inventory management problems, see our high-risk report. 
Another DOD initiative involves the consolidation of supply depots under the
Defense Logistics Agency. If properly combined with other Department
initiatives, this effort could result in more efficient and cost-effective
operations. However, consolidation alone will not achieve these objectives
unless it is accompanied by a stock positioning plan that is well thought
out--one that takes into account the impact of the inventory reduction plan,
of the reduced demand caused by reductions in the military force structure,
and of the inventory reductions associated with adopting commercial "quick
response" practices. 
Another initiative is the improvement of DOD's business processes, such as
financial and personnel management, through the establishment of the Corporate
Information Management (CIM) System. This initiative is expected to provide
about $36 billion in savings. In the short term, the CIM system is to reduce
or eliminate information systems that perform the same function. In the longer
term, the CIM system is to (1) implement new or improved business practices
(in, for example, the way DOD buys and distributes supplies); (2) create
uniform business processes for common functions;
3) improve the standardization, quality, and consistency of data from defense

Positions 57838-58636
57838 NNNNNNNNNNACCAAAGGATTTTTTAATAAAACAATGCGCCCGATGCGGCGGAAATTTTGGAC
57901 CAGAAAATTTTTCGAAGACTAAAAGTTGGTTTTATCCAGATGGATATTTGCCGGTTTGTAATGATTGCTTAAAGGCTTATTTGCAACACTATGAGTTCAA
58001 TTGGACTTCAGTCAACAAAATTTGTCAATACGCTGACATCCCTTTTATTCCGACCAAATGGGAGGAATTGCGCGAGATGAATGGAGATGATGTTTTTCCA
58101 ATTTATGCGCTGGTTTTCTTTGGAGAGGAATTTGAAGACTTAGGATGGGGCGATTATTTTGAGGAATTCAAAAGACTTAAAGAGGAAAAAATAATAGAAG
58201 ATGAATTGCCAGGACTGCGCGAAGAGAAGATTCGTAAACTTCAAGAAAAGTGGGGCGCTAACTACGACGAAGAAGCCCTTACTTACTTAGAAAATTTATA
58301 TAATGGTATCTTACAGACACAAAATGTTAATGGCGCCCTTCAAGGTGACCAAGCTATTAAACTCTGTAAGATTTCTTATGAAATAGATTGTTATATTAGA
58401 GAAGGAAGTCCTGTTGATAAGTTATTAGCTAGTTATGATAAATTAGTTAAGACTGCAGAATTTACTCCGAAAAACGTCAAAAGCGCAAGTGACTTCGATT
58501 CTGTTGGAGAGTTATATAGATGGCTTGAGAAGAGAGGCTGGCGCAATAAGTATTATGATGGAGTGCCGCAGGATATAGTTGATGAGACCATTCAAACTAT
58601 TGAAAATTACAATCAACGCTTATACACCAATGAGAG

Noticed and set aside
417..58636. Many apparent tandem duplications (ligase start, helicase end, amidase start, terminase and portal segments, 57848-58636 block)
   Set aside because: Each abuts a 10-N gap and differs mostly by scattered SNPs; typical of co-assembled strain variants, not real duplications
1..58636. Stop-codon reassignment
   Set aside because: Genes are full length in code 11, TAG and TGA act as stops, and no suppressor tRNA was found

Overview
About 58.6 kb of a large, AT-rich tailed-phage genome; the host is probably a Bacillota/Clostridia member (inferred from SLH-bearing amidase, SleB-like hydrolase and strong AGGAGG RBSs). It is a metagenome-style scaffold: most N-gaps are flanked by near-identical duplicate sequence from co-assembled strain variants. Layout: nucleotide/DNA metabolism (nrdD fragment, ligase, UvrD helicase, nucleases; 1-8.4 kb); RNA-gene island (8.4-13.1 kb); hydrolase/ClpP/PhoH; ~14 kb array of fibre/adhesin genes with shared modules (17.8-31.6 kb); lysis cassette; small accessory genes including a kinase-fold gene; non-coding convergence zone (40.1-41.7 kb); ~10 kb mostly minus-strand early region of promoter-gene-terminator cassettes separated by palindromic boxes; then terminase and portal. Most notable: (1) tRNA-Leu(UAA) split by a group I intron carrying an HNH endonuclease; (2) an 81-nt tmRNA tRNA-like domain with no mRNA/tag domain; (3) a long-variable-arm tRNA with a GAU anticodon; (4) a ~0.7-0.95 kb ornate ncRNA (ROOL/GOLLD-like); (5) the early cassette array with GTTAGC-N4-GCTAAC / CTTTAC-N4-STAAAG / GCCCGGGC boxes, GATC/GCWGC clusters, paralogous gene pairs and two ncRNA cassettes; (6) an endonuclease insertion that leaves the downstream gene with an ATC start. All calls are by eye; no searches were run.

management information systems; and 
4) develop standard information systems to meet common functional
requirements. On the basis of DOD's past experience, we believe it will be
difficult to achieve the savings promised by the CIM system. 
In addition, DOD is projecting $5 billion in savings in the next 5 years as a
result of base closures. Our work, however, raises serious questions on
whether these savings will be realized. 
The Defense Business Operations Fund was established in fiscal year 1992 to
place industrial funds, stock funds, and other defense support functions under
centralized overview and control. DOD estimates that the Fund will have sales
of goods and services of about $81 billion in fiscal year 1993. Two of the
basic objectives of this initiative are to capture all the costs of operating
a business area and to charge customers the actual cost of the goods and
services they received. While achieving these objectives could establish a
more businesslike operation, key policies and systems involving standard cost
accounting, rate-setting, cash management, capital asset accounting, and
intrafund transactions have not yet been fully developed. DOD must strongly
commit itself to managing the Fund if the potential financial and management
benefits are to be achieved. 
To control costs, it is first necessary for managers to determine what the
costs are. Currently, DOD is unable to do this for many of its activities
because its financial systems and practices are out of date, inaccurate, and
unreliable. Consequently, the kind of relevant, credible financial information